I. indebtedness Owd to LtN
A. Background Information on the L&N Promissory Notes
V&M Management, Inc. ("V&M") is the owner of real property in Roxbury, Massachusetts, utilized as residential apartment housing and known and numbered as 1-5-9 Greenwich St.;
10-22-26-30-34 Hammond St.; 53-57 Windsor St.; 560-570-580 Shawmut Ave.; and 1825-1829-1833-1837-1841-1855 Washington St. (collectively, the "Property").
Alphonse Mourad ("Al") is the sole shareholder and president of V&M. Al and V&M borrowed $255,5001 from Jason Long ("Long"), as evidenced by six promissory notes and attendant mortgages which encumber the Property. Those notes and mortgages were assigned to, and are now held by, Mario Nicosia and Judith Moriarty as Trustees of the L&N First Mortgage Realty Trust ("L&N").
The promissory notes are described as follows:
1) Dated December 21, 1984: $50,000 principal, 24% interest. Secured by a third mortgage.2 Due on February 21, 1985. Any amounts unpaid on the due date bear interest at 5% per month.
2) (V&M version) dated March 29, 1985: $50,000 principal;
Interest rate is the greater of 18% or a variable rate
' Al and V&M borrowed a total of $355,500 from Long, but a $100,000 note was paid in full in July of 1989 (according to Al) , and does not appear to be at issue.
2 The lien seniority of each mortgage is stated in each note, and may not be the actual priority. The first and second mortgages on the Property are held by Winter Hill Federal Savings Bank, and are not in dispute.
(prime plus 7%). Secured by a fourth mortgage. Due on
March 29, 1986._______________________________>.
, i _ ^
(L&N version) March 29, 1985: $50,000 principal; 24%. Secured by a fourth mortgage. Due on March 29, 1986^
3) Dated May 9, 1985; $55,000 principal; 24% interest. Due on June 9, 1985. Secured by a fourth mortgage.
4) Dated August 14, 1985; $60,000 principal; 24% interest. Due on August 14, 1986. Secured by a fourth mortgage. *A1 says this was paid in full in December of 1991.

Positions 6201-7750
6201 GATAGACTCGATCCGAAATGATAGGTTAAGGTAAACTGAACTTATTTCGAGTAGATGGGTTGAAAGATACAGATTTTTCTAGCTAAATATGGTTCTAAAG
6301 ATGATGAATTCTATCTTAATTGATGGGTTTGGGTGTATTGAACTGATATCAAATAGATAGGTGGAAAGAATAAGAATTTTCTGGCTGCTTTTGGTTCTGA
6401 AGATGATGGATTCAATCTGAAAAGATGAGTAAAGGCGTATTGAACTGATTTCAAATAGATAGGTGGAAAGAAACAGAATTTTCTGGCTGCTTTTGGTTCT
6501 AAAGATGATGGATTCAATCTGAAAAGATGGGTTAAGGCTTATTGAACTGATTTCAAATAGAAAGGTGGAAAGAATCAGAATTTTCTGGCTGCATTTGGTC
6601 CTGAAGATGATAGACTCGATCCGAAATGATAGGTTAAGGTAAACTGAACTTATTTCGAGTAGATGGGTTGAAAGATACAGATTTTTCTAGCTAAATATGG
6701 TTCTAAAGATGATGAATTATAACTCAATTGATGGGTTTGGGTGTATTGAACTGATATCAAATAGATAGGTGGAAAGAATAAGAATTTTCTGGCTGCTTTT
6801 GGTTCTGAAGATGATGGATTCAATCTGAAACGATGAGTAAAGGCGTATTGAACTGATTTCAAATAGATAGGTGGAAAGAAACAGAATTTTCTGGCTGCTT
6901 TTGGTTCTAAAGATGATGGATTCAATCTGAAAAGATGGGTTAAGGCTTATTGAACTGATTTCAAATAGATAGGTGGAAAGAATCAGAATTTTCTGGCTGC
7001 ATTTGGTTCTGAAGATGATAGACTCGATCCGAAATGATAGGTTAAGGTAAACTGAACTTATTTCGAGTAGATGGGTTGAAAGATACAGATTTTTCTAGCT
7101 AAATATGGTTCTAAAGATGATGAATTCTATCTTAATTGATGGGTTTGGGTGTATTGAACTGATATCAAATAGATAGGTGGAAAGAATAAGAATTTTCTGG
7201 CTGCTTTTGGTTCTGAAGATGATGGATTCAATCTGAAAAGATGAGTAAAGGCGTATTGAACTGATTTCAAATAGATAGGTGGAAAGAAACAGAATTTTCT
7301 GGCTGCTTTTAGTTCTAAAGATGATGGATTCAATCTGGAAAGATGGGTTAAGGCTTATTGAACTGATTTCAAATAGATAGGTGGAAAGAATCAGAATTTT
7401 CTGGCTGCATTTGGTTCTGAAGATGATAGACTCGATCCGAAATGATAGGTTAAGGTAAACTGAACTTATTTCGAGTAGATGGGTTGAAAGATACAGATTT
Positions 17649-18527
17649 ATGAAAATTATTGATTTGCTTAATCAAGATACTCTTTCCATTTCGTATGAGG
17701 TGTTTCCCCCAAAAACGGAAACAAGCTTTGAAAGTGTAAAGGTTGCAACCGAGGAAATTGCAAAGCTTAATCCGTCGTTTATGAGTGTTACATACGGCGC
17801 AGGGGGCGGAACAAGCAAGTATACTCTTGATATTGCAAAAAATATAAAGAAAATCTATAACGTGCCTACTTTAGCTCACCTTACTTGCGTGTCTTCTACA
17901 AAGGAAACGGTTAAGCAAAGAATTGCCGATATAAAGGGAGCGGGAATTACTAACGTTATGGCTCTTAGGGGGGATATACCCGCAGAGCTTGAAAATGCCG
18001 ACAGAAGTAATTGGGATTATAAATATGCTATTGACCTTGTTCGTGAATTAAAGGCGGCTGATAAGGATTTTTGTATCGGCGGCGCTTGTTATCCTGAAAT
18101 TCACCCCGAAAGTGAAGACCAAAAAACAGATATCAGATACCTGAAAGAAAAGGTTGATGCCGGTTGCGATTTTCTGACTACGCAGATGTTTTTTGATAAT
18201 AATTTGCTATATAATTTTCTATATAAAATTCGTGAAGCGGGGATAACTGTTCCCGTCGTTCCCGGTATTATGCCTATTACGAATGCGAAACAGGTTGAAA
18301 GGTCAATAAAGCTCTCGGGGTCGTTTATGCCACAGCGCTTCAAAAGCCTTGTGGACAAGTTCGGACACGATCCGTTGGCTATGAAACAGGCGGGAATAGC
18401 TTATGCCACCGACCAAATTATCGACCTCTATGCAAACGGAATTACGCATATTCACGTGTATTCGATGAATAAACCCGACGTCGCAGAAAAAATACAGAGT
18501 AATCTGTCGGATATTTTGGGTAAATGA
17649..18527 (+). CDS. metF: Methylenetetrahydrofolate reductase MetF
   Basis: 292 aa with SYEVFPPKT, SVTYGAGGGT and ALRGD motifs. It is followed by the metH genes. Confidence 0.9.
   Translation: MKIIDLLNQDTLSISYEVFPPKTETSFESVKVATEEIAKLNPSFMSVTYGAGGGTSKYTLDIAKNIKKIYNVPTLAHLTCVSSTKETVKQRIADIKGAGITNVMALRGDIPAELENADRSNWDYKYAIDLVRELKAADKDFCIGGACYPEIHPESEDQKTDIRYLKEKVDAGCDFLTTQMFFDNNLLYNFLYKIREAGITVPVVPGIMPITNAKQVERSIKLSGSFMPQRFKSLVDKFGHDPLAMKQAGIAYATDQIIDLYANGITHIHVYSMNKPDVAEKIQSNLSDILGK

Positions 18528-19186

5) Dated January 23, 1986; $25,000 principal; 24%
interest. Due July 23, 1986. Secured by a fourth mortgage.
6) Dated March 18, 1986; $15,500 principal; 24% interest. Due September 18, 1986. Secured by a fourth mortgage.
B. Issues Concerning the L&N Promissory Notes
1. The amount of indebtedness owed to L&N
There is significant disagreement over the amount paid by V&M to L&N, and the amount outstanding to L&N. V&M maintains that since 1989 it has made payments totalling $614,000 on the foregoing notes. L&N alleges that they are owed over $1,200,000. (The amount of L&N^s demand as to the amount owed to it changes during the various state court suits.)
Robert Munro, CPA has calculated t-hal- 6-13.500 is due on the 18% note. (Mr. Munro has performed accounting services for V&M since approximately 1989, and continues to do so.) Nicosia alleges that $350,000 is owed on the 18% note, but now claims to be owed substantially more, pursuant to the 24% note.
None of the mortgages have been discharged even though notes were paid in full.
Jim Dillon, Jr., Esq. has discovery on this issue, including ten pages of accountings. Those accountings reflect that payments were applied to the most recently executed note first.
2. The 24% note may be a forgery
The two notes at issue are the notes dated March 29, 1985, one of which bears an 18% interest rate and the other a 24% interest rate. Al claims that the 24% note is forged (and Aranow agrees). The notes are similar in many respects, but there are dirrerences in me manner in which they were executed. For" example, all of the notes between Al, V&M and Long were signed by Al and Long except for the 24% note, which Long did not sign
(legally, it is not necessary for the lender to sign). Also, Roger J.F. Lehrberg, Esq. ("Lehrberg") notarized each note except for the 24% note (which no one knows who notarized), and the individual pages of the 24% note are not initialed, as were the pages of the other notes.
Furthermore, the 18% note was relied upon by L&N as the basis of a 1988 foreclosure action brought by L&N in Boston Housing Court. G«t these pleadings. The 24% note was ncTE~ mentioned in that suit. (Lehrberg represented L&N in the 1988 foreclosure action.) The 24% note was first produced by~ Kosenoerg in a 1995 superior Court action.(Rosenberg represents L&N in V&M^s bankruptcy case, too).